FERC rejects operator’s bid to salvage demand response 

Source: Hannah Northey, E&E reporter • Posted: Thursday, April 2, 2015

The Federal Energy Regulatory Commission in a split vote last night rejected PJM Interconnection’s bid to salvage its ability to use demand-response programs, casting the proposal as “premature” given the issue may be taken up by the Supreme Court.

FERC Chairwoman Cheryl LaFleur and Commissioners Philip Moeller, Colette Honorable and Norman Bay denied PJM’s plan to change the way demand response is treated in annual capacity auctions, changes that would apply for the 2018/2019 delivery year. Commissioner Tony Clark cast the lone dissenting vote, calling on the agency to be proactive.

The vote stems from a plan PJM formally proposed in January after a federal appeals court moved to scrap FERC’s Order 745, which provided incentives for electricity users to consume less power. PJM, operator of the nation’s largest wholesale electricity market, sought to continue using demand response — effectively the voluntary conservation of electricity by large customers — in exchange for payments.

The federal program was thrown for a loop after the court found FERC had overstepped its authority under the Federal Power Act when issuing Order 745. That decision was a win for the Electric Power Supply Association (EPSA) and Edison Electric Institute, which have for years argued the rule goes “too far” and tramples states’ exclusive authority to regulate retail markets (Greenwire, Oct. 8, 2014).

The Department of Justice has since asked the Supreme Court to review the case, while EPSA has asked the court to reject DOJ’s request.

LaFleur, Moeller, Honorable and Bay in the order expressed concern that PJM’s plan could actually further complicate an uncertain situation and have “unanticipated spillover effects” on state programs and private sector arrangements, and possibly affect the commission’s options following the Supreme Court’s decision.

But Clark in a separate statement said the agency should seize the opportunity to work with states to improve the way in which demand response is compensated in the Midwest and Mid-Atlantic. FERC’s earlier “impatience” with the process led to the current uncertainty surrounding the agency’s jurisdiction, he added.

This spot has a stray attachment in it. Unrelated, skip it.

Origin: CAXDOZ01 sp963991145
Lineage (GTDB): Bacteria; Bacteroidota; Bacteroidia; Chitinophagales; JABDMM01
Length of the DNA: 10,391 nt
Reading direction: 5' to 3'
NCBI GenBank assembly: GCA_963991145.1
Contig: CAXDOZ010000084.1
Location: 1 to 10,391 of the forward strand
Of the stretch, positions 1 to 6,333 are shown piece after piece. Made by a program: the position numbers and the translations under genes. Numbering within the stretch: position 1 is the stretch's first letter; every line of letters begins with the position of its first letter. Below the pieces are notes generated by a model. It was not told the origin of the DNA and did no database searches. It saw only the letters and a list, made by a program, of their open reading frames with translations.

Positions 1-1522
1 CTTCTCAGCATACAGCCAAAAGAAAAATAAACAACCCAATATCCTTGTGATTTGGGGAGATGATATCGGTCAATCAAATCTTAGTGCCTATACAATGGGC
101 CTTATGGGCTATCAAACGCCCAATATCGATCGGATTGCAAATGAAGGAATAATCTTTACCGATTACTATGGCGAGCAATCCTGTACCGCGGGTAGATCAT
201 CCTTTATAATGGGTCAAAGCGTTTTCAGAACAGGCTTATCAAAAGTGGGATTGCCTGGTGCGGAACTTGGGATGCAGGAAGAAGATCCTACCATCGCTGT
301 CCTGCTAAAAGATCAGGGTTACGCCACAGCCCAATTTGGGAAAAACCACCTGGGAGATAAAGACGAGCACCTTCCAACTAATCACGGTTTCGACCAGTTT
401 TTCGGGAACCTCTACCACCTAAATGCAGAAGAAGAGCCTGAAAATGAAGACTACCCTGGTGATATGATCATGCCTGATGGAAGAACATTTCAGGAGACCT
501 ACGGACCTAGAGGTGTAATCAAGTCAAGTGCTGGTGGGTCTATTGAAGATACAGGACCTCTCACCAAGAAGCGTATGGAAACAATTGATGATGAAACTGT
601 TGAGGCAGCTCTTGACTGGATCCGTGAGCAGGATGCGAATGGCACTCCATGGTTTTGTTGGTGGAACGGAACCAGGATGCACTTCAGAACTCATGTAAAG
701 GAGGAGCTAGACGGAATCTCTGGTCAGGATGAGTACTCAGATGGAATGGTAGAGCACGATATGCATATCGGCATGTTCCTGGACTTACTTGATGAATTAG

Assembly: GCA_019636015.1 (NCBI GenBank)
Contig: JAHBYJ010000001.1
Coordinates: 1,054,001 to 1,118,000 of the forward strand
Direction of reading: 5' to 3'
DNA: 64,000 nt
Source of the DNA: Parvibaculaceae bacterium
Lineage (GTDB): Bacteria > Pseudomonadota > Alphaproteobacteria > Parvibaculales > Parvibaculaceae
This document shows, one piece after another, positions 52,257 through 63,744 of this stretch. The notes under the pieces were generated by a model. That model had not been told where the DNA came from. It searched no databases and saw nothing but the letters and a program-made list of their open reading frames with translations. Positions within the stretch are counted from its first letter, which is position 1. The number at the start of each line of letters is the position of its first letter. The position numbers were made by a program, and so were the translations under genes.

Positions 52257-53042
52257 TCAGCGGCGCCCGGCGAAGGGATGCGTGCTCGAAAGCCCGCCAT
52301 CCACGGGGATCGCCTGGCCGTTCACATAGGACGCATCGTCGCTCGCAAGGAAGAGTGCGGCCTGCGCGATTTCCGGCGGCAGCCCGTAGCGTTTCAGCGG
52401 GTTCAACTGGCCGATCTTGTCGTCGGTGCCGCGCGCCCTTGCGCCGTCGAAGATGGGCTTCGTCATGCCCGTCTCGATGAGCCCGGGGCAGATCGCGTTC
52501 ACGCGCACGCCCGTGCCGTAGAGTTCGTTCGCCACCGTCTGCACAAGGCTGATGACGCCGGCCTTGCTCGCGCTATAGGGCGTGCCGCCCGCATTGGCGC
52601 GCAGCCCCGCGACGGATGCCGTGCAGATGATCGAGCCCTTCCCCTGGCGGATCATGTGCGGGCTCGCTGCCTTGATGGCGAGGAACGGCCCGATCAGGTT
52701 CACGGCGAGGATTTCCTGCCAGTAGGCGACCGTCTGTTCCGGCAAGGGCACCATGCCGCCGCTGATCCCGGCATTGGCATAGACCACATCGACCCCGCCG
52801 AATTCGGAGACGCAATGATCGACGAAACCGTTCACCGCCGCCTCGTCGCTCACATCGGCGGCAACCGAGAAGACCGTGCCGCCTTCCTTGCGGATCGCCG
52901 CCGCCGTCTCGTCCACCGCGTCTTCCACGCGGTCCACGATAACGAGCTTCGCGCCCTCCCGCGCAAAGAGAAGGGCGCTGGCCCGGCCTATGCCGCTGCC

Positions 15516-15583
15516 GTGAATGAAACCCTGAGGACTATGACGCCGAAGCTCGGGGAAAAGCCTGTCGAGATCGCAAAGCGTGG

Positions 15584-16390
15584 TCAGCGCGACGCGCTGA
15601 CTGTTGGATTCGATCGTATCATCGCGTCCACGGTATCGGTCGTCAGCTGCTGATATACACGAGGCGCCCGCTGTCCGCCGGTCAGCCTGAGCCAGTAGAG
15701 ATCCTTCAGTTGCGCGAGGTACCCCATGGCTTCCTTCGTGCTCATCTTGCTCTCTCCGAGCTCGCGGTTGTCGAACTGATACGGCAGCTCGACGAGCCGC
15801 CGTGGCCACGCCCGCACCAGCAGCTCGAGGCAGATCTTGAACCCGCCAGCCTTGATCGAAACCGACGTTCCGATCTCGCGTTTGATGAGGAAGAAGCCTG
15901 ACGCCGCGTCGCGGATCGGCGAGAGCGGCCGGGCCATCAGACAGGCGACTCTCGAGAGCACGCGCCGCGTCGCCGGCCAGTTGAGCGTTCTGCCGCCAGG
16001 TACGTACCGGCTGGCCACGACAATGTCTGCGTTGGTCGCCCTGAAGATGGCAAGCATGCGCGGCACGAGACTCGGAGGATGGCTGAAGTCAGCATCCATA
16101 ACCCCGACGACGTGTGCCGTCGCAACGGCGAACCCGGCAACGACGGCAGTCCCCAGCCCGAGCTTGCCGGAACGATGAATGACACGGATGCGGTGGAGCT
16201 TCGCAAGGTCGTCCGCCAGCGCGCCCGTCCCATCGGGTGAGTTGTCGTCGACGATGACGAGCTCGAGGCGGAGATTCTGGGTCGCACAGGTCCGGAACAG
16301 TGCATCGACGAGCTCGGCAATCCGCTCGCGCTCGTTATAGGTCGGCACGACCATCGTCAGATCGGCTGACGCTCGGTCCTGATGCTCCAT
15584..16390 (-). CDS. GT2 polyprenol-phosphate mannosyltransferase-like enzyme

Only states have the ability to set retail rates, and PJM — having already developed a product — is arguably better positioned to serve as an example of a more advanced marketplace going forward, Clark said.

He went on to urge the commission to embrace — not shy away from — enabling “price-responsive” demand without “concocting bureaucratically complex schemes to pay consumers not to consume power.” Clark said equating a “nega-watt” to a “mega-watt” was clever rhetoric but defied common sense, and FERC should recognize the problems that arise from trying to redefine “demand” and “supply.”

“The commission created Order No. 745, and it is the commission that should explore ways to transition demand response from the supply-side to the demand-side where it properly belongs,” he wrote. “PJM has presented us with an open door to begin to pare back on the ‘deleterious consequences,’ and I believe it is time to address the broader issue on the merits and remedy the effects of prior regulatory overreach.”

Paula DuPont-Kidd, a PJM spokeswoman, said in a statement that the grid operator would move forward with its capacity auction under existing rules, and the changes only would have been implemented if the Supreme Court had denied FERC’s request for a review of the lower court’s decision.

“PJM had sought the changes to provide greater certainty to market participants in the upcoming annual capacity auction in light of the questions surrounding demand response following the EPSA decision,” she wrote.

James Lucier, managing director at Capital Alpha, in a note to clients said the agency’s denial is a “positive” for conventional generators that compete with demand response in PJM’s footprint.

“PJM’s proposal, which would have shifted demand response to the ‘demand side’ of the capacity market, could have been legally workable, mitigating risks to [demand response] posed by the pending EPSA case,” he wrote. “Without the contingency plan cushion, [demand-response] participation in PJM’s capacity markets could decrease in the face of greater uncertainty.”

Lucier also said PJM could resubmit the filing if the Supreme Court decides not to review the case. “However, we note that we think the court is, on balance, more likely than not to take up the EPSA case,” he wrote. “If so, Supreme Court litigation could stretch out into 2016.”